nytheatre.com review by Matt Schicker
April 29, 2006
Having been to Japan once but not really knowing a lot about it, I went to Sundown, Yara Arts Group’s new performance piece about Japan’s first photographer, Hikoma Ueno, hoping I would learn something more about its history and people. Yara Arts Group’s skillful method of theatrical presentation, which integrates dance, puppetry, multimedia elements, and spoken word, makes for a very interesting experience. While I don’t think I "got" every last cultural reference, it didn’t matter; the main interest of the piece is to dramatize Hikoma Ueno’s evolution from chemist to artist to philosopher, and this journey is shared by the audience regardless of any details which might slip through the cracks of translation.
Which is not to say that Sundown is a consistently gripping experience. The tone could be described as contemplative, which clearly is the intent of its creators, but at the performance I attended, the deliberately meditative mood and pace bordered on sleepy. Much more a performance art piece than a traditional play, I suppose one should accept it purely on its own terms, especially since it is so well done. Nevertheless, I can’t help wishing it were a little more concerned with keeping its audience engaged throughout.
The most remarkable thing about Sundown is the way it looks: this clearly is the work of accomplished designers. The piece contains some exquisitely beautiful images. The composition in the staging, which takes place mostly on a bare stage with a scrim at the rear, is flawless, and Watoku Ueno (no relation to Hikoma Ueno), who is both lighting designer and director, has created some intensely lyrical moments involving shadow puppets and light. One particular image of Hikoma Ueno, in a dream, jumping from a huge seaship, was the highlight of the experience for me. Only highly skilled artists can create a moment so simple yet so eloquent.
Hikoma Ueno’s family was known for portrait-painting, and, as a chemist who developed his own method of photography—wet-plate—he continued the family tradition in another, more modern, medium. The first part of Sundown is background information imparted by the company of six actors on the difference between daguerreotype photography and the wet-plate technique which Hikoma Ueno introduced. (The former process produced a single image on a metal plate and required the subject to remain completely still for minutes; the latter was a messy process, but it instantly captured a visual moment and the images could be reproduced.) While this may not seem like fodder for dramatic treatment, it places Hikoma Ueno in his important position in the history of Japanese photography. It also introduces two elegant ideas: Ueno’s notion that photography is painting without a brush and more truthful than painting, and that hashin, the Japanese word for photography, means "reflecting the truth."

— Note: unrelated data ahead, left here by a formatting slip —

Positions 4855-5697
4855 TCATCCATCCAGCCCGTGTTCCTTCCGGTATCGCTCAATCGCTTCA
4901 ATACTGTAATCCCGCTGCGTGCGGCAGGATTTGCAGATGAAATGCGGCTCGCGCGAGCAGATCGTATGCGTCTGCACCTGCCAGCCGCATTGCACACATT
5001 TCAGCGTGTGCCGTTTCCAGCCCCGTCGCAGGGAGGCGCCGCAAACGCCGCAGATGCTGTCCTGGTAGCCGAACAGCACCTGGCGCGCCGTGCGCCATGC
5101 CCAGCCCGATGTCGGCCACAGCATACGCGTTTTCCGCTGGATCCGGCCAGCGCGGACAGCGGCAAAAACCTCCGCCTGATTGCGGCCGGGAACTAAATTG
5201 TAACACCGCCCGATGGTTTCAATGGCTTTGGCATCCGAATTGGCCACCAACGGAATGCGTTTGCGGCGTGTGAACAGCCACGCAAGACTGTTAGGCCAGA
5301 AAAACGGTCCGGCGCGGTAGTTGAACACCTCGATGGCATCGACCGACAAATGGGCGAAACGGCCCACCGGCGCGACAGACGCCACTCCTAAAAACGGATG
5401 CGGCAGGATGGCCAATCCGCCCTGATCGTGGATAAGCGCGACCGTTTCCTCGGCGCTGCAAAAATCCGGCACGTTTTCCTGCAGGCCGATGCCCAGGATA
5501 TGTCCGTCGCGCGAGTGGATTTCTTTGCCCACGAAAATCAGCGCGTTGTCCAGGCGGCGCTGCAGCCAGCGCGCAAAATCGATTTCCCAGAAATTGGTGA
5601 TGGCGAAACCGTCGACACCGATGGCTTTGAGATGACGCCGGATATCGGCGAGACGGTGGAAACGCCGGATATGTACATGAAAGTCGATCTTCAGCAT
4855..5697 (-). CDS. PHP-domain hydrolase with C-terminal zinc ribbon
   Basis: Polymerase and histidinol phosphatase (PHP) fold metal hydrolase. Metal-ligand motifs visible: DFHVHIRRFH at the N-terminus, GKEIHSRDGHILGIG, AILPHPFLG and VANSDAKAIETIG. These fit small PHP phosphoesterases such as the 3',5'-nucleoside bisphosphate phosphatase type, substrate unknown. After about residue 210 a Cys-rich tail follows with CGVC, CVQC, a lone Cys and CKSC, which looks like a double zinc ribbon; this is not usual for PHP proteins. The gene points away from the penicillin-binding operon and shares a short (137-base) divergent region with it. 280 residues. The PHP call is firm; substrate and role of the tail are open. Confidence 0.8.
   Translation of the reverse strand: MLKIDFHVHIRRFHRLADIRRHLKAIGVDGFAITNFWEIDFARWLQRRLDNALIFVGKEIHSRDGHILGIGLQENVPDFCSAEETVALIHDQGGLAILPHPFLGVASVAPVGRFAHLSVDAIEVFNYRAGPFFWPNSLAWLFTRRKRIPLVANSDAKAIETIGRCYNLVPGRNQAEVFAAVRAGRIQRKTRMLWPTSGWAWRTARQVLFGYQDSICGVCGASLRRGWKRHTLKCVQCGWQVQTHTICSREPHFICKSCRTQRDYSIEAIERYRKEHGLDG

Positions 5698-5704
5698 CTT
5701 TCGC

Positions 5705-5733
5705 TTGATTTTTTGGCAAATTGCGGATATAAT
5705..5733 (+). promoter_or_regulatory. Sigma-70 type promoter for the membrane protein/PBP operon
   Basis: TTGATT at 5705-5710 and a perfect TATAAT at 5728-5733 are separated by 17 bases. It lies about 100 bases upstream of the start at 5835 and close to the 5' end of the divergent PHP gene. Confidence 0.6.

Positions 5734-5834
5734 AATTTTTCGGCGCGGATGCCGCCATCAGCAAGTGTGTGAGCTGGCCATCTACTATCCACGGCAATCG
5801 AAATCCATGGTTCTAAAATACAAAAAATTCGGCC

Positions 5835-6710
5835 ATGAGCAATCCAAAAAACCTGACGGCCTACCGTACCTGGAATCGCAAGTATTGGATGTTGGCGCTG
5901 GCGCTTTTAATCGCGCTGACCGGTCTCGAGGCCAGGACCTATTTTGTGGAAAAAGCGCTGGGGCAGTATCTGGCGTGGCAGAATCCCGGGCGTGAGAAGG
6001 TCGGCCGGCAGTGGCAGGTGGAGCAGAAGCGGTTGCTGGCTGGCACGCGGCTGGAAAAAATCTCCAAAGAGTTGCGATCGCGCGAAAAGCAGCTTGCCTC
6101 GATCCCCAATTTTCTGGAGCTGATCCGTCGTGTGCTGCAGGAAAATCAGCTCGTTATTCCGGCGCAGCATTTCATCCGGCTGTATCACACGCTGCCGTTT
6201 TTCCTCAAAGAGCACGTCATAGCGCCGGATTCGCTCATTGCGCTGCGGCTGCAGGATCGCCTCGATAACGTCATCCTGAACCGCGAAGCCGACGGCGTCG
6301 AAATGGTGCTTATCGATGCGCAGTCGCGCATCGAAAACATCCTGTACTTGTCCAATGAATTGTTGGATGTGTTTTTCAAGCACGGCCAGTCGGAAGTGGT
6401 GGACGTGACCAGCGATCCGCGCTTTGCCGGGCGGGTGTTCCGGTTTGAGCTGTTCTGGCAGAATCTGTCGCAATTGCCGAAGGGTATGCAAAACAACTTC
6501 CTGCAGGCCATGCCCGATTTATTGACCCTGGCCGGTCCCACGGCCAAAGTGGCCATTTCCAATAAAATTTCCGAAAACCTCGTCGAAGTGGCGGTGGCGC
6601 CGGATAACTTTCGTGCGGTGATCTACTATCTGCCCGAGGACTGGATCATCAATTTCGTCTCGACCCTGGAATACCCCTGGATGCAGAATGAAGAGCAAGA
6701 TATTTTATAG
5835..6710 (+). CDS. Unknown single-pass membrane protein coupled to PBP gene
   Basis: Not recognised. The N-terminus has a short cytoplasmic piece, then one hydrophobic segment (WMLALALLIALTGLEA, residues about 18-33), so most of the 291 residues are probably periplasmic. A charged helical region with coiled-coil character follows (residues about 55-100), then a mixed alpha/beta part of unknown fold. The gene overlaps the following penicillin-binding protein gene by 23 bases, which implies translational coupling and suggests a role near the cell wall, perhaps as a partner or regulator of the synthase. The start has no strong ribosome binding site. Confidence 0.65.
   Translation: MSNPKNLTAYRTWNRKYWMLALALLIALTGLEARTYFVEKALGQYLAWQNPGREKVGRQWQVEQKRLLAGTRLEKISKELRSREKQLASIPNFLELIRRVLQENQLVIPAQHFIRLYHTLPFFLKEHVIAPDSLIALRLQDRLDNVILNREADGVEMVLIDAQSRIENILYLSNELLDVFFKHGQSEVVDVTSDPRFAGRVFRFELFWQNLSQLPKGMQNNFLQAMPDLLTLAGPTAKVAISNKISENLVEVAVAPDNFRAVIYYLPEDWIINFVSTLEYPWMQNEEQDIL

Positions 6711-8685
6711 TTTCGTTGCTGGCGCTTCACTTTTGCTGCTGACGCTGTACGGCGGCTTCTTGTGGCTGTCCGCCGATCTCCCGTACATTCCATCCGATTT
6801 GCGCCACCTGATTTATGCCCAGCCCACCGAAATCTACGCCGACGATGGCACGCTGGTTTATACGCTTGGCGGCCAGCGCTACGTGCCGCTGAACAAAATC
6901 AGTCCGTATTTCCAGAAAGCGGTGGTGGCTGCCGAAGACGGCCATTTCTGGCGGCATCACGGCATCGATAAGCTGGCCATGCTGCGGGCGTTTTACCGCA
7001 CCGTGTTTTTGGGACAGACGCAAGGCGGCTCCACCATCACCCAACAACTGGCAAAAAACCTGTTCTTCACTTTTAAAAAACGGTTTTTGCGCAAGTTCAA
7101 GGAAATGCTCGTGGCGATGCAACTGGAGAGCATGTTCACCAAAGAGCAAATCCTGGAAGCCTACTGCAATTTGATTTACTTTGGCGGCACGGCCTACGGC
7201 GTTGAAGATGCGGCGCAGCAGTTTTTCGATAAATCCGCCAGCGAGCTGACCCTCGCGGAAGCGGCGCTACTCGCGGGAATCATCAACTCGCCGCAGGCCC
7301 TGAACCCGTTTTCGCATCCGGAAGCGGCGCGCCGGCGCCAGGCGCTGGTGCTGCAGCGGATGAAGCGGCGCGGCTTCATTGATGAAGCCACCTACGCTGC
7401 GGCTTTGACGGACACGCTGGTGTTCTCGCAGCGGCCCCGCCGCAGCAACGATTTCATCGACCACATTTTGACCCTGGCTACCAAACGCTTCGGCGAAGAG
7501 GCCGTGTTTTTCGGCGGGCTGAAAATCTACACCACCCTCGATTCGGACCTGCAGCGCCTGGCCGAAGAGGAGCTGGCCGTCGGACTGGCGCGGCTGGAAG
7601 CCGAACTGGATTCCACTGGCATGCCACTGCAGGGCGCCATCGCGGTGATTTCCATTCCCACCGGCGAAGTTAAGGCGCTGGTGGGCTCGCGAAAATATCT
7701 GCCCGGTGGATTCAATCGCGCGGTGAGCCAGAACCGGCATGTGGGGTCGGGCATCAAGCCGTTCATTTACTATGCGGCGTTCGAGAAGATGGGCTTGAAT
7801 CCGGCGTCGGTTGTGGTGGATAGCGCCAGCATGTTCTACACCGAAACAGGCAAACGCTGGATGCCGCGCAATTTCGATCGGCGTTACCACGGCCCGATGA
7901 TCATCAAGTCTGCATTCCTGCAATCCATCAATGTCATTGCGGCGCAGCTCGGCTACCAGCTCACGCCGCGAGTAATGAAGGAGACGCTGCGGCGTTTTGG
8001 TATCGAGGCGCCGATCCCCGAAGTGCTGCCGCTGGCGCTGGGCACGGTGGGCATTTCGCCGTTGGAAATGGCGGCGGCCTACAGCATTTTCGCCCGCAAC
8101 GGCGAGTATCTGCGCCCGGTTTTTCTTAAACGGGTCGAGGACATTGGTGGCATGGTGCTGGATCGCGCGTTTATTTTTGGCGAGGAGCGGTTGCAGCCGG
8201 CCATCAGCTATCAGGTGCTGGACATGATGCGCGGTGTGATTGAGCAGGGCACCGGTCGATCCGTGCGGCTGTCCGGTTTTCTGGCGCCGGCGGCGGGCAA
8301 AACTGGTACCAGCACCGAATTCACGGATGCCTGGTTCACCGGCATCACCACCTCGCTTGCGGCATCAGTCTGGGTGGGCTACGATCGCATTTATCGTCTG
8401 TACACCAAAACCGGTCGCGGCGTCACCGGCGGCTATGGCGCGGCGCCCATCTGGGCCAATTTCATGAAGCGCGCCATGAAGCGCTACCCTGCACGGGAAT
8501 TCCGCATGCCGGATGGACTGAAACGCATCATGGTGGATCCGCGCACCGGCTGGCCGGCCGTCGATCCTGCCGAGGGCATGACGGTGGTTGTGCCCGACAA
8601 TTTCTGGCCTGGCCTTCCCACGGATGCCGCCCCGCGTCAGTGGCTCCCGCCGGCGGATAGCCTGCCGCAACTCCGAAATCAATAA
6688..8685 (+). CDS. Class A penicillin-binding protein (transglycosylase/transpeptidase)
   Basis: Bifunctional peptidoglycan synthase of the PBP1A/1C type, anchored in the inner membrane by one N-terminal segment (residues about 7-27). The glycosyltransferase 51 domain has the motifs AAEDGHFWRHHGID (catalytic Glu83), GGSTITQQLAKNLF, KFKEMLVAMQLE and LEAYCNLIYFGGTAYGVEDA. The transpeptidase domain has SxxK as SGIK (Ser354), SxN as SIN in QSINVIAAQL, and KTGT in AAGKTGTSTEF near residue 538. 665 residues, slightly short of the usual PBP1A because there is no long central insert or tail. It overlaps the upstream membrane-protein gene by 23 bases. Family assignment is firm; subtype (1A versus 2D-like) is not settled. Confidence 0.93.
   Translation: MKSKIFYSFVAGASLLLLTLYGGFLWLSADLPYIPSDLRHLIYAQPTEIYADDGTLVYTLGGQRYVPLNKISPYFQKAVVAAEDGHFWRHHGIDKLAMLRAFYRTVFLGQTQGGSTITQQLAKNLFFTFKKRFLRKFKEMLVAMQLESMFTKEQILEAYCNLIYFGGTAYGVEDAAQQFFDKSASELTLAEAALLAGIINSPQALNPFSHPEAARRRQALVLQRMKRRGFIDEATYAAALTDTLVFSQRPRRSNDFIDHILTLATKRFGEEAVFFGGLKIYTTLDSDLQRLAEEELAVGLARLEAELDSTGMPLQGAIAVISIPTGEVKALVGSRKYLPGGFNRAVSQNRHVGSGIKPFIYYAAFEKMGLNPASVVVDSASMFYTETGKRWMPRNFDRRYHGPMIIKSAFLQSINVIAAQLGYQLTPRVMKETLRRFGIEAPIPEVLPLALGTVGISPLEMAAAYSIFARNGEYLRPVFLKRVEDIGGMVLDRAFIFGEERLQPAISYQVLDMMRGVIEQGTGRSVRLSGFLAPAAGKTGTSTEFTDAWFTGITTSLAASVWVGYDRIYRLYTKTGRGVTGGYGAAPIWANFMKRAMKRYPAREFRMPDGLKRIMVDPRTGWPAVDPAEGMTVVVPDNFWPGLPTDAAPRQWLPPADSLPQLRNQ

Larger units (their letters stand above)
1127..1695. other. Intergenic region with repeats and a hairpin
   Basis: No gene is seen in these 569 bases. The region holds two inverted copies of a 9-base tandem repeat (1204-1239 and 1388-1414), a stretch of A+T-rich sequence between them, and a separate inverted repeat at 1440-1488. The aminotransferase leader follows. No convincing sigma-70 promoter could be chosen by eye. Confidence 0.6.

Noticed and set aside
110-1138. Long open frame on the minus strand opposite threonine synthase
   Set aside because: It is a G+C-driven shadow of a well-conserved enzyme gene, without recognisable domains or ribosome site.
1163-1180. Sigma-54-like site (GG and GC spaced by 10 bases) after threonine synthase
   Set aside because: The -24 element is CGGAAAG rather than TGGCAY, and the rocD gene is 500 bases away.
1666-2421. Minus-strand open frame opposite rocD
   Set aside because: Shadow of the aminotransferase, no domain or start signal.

The second section depicts Ueno’s interactions with his subjects, some of whom are skeptical of the process, some of whom are delighted to have their spirit preserved forever in an image. A few "stories behind the photos" are enacted, including a lovely vignette with two young women; the moment at the end of their scene when the wonderful authentic photo of the two women they portray appears projected above the stage is striking. The photo projections are by Makoto Takeuchi.
Ueno’s philosophical journey as an artist—in which he considers photography in relation to art, time, spiritual beliefs, and history—is the abstract final section of Sundown, and it contains some of the most beautiful imagery in the show. Powerful video projection effects and the aforementioned lighting and shadow puppet work made a deep impression on me.
There is a good bit of stylized movement and dance created by Asami Morita, which is graceful and effective. The costumes by Luba Kierkosz, most of them traditional kimonos, are beautiful. Composer/violinist Storm Garner’s thoughtful live accompaniment to the entire performance makes this distinctive production even more special.
The performers are strong, particularly Nick Bosco as Ueno and Kazue Tani as a beautiful “bird woman” based on the traditional Japanese symbolic figure of the white crane. The entire ensemble commits fully to this atmospheric piece, allowing the vision of Sundown’s creators—and Hikoma Ueno’s photography—to transport and enlighten the audience.